The Lost Review. The Crown. Season Three.

This critic like millions of others around the world was very surprised when he discovered just how engaging the first two seasons of The Crown are .that said this initial review for season three was written last year and then the file promptly disappeared into his archive Thus this writer had always considered it one of his very few lost reviews (after a certain point it wasn’t worth going back and fishing out a review for a season that was months old .)Fast forward a year and with season four just released this mindset has changed his mindset. This is also getting posted retroactively because when season four does get covered it will save time in terms of directing viewers towards this first to explain the much more muted set of expectations this critic has going into season four. At the time of writing, he has not started the ten episodes The new season may or may not be a return to the brilliance of the shows first generation. This viewer/fun is going in with an open mind and licence to be impressed by what came out of the gate as one of the best streaming shows. Look out for thoughts on the newest season in the next few weeks.

This critic, not a royalist in any way but the first two seasons of The Crown were superb and in the top three Netflix originals. An excellent blend of engaging character-focused writing, superb performances and terrific production design made for very engrossing drama. With the end of season two having complete the first generation, I was interested to see what the first half of the second generation would ring after a two-year hiatus. Olivia Colman and Tobias Mercedes seemed like good choices for the lead roles. the new season was met with relatively high expectations. What did it deliver?
Honestly, Season three represents the most frustrating type of slight slump in quality that it’s possible to discuss. There’s material in this season that is among some of the best stuff the show has delivered. the dramatization of the Aberfan disaster will almost certainly win the creative team another boatload of awards and there are a few other strong episodes scattered throughout. Coleman and Mercedes are strong in the title roles and Helena Bonham Carter delivers her best work in years as Princess Margaret. If viewers enjoyed the first two seasons there’s a strong chance he will like this season. That said there are a couple of key issues heir head but the show simply can’t get around.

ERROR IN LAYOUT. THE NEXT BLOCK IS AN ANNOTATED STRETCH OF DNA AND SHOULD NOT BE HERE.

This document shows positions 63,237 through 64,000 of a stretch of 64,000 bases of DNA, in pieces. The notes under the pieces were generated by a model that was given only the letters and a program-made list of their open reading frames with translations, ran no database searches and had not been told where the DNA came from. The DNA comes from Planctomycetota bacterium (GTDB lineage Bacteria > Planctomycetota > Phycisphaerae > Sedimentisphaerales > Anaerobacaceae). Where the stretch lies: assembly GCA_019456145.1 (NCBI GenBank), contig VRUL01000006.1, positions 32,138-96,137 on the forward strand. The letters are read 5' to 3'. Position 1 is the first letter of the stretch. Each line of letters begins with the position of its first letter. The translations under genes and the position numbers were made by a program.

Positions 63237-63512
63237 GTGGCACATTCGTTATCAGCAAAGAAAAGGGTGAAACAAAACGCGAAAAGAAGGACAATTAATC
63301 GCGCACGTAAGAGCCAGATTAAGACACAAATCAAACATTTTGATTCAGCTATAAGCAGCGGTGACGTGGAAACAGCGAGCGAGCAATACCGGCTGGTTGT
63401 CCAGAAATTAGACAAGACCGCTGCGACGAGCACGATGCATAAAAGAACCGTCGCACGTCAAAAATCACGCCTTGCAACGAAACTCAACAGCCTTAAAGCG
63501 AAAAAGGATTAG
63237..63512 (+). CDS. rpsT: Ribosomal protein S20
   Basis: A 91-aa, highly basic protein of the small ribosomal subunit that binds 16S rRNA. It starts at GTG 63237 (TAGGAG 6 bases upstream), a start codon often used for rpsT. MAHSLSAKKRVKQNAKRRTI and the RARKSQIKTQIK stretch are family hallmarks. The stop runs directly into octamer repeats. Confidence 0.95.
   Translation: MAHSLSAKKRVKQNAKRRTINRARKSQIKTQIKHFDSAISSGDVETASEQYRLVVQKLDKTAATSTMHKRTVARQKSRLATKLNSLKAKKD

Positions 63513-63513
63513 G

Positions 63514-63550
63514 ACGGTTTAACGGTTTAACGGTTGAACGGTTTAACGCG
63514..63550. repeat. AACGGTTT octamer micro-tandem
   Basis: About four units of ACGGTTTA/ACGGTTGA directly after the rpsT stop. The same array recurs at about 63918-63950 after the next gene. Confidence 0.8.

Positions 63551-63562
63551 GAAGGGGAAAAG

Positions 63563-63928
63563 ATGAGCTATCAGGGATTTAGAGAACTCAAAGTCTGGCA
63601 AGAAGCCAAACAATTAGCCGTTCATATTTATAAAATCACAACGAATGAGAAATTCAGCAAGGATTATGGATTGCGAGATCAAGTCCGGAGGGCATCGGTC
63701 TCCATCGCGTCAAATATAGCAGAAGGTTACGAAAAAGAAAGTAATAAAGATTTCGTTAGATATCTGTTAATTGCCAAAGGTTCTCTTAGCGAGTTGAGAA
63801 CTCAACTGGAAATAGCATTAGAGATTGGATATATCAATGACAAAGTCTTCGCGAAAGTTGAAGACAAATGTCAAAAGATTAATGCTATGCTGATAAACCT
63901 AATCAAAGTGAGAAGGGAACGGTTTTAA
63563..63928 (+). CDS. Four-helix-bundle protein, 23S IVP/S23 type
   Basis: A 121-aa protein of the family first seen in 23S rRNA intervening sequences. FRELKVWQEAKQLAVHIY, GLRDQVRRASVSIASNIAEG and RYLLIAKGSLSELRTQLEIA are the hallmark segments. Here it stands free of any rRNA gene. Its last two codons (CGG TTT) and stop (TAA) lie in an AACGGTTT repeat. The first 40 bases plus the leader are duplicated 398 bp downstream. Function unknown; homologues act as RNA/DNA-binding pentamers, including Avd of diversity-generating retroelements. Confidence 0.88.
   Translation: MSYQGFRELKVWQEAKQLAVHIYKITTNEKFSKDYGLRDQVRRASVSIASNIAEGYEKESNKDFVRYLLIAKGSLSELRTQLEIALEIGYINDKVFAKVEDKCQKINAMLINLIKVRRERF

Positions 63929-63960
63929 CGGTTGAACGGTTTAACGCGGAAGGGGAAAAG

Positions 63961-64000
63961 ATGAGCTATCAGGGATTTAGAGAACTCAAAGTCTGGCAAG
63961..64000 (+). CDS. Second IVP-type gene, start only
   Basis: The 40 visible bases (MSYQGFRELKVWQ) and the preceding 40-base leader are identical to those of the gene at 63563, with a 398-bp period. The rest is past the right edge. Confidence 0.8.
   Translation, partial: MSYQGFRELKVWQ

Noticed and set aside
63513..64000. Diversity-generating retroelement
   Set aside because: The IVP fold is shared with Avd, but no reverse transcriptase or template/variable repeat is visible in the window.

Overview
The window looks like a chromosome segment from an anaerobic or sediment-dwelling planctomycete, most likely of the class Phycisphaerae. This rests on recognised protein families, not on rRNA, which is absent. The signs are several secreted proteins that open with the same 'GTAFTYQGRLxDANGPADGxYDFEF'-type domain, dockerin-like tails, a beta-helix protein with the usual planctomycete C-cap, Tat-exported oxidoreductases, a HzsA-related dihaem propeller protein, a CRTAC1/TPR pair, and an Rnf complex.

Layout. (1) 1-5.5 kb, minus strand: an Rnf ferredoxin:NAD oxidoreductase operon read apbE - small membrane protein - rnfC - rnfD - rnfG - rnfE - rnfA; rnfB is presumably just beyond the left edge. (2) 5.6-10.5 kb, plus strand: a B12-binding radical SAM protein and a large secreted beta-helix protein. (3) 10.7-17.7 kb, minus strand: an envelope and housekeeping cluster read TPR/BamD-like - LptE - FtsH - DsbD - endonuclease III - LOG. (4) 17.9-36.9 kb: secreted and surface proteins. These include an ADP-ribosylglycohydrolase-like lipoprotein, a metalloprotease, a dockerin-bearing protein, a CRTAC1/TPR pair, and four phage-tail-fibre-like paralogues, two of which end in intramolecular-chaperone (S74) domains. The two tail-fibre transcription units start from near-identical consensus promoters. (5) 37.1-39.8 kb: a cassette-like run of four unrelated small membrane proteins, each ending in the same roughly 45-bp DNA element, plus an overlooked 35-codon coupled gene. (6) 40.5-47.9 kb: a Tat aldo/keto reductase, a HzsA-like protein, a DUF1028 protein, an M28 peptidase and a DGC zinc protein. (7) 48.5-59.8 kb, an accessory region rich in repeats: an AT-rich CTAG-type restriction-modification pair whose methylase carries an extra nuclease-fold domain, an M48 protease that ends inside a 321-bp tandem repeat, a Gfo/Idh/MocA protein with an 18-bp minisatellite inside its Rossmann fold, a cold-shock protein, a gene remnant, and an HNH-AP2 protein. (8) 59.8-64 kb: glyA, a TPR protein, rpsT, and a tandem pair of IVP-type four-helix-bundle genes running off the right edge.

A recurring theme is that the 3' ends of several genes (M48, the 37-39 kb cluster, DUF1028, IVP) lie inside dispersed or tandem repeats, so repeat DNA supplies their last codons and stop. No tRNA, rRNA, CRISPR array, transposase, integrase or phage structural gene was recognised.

There’s been a shift in the writing from Peter Morgan and his team this season. The style has shifted from character focused with historical events taking place around them to an event focused. The characters and their relationships are a secondary concern. This isn’t awful but feels like a compensate for the fact that we are now at the point in the timeline where everyone involved is aware of how dull various elements of royal life can be. It’s nowhere near as engaging as the first two seasons. These hard event-based episodes but this season it feels like the writer’s room with checking off a list of moments they wanted to dramatize regardless of the impact on overall quality. This produces scenarios and episodes that while strong enough on their terms aren’t anything close to the high points of the previous seasons. This is incredibly frustrating despite this third effort is solid overall.

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